A 15-year-old Caucasian male presented to our clinic with a 1.5-year history of widespread gray and red patches that began on his trunk and later spread to his neck and extremities (Figures 1 and 2). The lesions were completely asymptomatic and had been stable for several months. There was no history of new medications, previous lesions in this distribution, or associated systemic symptoms. The patientâ€™s mother denied the presence of any Hispanic, Asian, or African heritage in her son.
On physical examination, the patient had round-to-oval, blue-gray patches primarily on his trunk, with additional involvement of his neck and extremities and minimal involvement of the jawline. There was no involvement of the palms, soles, or mucous membranes. A rapid plasma reagin test was negative.
Biopsy of a blue-gray patch on the abdomen showed interface dermatitis and pigmentary incontinence with a histologic differential diagnosis of pityriasis lichenoides chronica, postinflammatory hyperpigmentation, or erythema dyschromicum perstans (EDP). The patient was diagnosed with EDP based on clinicopathologic correlation.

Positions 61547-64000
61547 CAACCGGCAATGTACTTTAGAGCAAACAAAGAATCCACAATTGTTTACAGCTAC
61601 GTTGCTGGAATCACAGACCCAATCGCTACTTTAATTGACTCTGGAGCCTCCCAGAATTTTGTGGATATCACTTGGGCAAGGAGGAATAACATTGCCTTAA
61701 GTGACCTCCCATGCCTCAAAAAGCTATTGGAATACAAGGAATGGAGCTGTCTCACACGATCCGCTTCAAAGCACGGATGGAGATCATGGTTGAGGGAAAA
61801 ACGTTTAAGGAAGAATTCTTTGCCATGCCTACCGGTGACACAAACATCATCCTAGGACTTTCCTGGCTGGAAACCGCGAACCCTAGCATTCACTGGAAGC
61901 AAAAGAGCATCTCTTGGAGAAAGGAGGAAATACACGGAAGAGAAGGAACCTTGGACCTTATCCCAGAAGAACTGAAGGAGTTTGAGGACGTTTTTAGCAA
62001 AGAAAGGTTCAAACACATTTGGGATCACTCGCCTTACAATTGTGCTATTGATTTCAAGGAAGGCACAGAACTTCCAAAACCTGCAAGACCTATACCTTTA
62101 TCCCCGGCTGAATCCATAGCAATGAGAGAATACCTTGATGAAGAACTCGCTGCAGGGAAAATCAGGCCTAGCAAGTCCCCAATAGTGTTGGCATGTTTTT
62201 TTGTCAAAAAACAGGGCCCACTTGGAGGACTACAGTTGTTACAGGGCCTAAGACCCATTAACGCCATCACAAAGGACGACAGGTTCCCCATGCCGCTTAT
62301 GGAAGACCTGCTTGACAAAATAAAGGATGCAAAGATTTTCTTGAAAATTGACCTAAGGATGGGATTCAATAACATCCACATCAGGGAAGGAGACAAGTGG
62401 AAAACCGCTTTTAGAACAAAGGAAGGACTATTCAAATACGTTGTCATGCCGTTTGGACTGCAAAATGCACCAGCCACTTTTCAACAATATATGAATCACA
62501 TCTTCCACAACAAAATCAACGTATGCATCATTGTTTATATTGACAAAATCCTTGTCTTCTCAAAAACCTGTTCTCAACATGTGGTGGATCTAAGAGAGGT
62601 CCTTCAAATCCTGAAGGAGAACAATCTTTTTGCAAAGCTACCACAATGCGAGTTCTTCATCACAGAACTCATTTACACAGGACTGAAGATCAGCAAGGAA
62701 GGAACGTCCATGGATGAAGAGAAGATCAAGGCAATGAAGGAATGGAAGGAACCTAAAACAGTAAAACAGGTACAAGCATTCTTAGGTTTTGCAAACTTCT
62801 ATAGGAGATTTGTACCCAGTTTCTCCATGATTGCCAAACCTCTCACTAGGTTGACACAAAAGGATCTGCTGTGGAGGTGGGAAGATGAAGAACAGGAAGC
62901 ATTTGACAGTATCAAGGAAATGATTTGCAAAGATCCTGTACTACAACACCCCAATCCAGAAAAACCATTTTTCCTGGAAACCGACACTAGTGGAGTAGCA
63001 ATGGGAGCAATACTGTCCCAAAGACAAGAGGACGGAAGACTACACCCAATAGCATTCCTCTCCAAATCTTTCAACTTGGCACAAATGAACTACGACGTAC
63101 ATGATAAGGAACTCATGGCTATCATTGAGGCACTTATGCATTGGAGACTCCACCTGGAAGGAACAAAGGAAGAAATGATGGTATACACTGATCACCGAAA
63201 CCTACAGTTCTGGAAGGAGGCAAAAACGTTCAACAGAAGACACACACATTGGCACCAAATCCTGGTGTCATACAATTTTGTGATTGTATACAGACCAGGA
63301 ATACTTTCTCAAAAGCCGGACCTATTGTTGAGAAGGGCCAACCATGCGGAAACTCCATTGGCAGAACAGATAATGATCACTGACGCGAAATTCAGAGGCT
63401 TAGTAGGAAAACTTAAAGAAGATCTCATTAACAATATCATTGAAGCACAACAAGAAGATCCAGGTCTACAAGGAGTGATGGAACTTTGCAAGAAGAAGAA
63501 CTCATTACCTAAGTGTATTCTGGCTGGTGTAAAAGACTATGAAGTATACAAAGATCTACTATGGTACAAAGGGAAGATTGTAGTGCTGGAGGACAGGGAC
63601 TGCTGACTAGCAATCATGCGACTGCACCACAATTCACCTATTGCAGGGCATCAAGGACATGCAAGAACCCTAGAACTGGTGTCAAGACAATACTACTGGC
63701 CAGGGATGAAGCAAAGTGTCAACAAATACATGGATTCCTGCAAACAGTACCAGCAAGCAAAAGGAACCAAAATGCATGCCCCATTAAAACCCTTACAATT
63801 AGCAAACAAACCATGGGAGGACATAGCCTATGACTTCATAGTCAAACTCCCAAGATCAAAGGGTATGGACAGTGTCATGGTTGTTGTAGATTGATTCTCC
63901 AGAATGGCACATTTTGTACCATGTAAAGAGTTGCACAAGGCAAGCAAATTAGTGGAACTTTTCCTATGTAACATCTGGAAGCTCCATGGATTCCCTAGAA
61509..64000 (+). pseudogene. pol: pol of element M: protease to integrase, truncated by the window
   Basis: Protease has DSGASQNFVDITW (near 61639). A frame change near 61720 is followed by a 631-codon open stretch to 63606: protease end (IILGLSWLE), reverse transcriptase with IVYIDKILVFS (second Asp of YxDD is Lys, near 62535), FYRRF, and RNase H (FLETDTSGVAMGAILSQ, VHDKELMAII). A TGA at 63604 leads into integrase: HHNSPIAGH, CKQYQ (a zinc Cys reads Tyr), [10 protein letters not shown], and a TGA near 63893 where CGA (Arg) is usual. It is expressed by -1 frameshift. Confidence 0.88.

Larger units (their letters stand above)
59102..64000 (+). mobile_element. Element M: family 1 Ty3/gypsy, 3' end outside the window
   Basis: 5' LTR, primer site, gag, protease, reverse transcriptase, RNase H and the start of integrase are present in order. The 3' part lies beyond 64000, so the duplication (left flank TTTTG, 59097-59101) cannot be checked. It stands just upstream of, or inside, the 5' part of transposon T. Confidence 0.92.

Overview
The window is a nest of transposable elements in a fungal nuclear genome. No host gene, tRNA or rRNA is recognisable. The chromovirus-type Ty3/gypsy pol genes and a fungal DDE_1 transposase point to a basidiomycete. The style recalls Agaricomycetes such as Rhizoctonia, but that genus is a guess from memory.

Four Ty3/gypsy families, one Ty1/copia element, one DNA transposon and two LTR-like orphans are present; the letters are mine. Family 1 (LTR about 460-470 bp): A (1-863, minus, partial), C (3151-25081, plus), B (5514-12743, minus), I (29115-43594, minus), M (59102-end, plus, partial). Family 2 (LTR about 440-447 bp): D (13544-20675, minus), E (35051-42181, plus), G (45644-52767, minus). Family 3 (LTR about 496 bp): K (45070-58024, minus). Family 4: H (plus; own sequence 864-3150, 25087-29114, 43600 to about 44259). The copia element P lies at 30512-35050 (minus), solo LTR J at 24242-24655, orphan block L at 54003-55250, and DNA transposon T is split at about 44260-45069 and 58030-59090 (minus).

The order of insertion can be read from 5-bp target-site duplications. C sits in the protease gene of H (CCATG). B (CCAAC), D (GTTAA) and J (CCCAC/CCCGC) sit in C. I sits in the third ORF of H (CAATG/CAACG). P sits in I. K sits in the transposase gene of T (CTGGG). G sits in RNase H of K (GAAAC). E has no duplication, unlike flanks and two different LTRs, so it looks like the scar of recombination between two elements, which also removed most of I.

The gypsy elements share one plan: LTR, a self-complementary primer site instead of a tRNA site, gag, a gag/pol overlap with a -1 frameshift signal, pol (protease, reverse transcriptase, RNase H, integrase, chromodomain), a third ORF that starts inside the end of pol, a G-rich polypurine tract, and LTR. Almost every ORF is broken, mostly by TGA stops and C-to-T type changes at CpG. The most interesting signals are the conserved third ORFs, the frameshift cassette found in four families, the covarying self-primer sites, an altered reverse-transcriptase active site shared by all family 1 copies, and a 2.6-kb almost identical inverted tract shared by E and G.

EDP, also known as ashy dermatosis, is characterized by oval, blue-gray macules involving the trunk and spreading centrifugally to the neck, face, and extremities. The macules can become confluent and cover the majority of the body, but generally spare the palms, soles, scalp, nails, and mucous membranes. Lesions may have a raised, erythematous border.1,2 EDP presents insidiously, is completely asymptomatic, and often has a chronic course.
In adults, the condition is primarily seen in patients of color, most commonly those of Hispanic descent. Few case series have addressed EDP in pediatric patients, but there appear to be significant differences in the racial epidemiology in this subpopulation. In 2005, in a study of 14 cases of EDP in pediatric patients aged 10 years or younger, Torrelo et al reported that 12 of the children were Caucasian.1 Silverberg et al, in a 2003 case series and literature review, reported 13 of 25 pediatric cases of EDP were in Caucasian children.2 These data suggest that pediatric cases of EDP are more common in Caucasians than in patients of color. The case reported here is an example of this.
Unlike their adult counterparts, a majority of children with EDP have been observed to recover significantly or completely over the course of 1 to 3 years.1 Because of this observation, aggressive treatment of EDP in the pediatric patient remains controversial, though sunscreen and sun avoidance should be universally advised to avoid worsening of dyspigmentation.1,2 Our patient was managed conserva-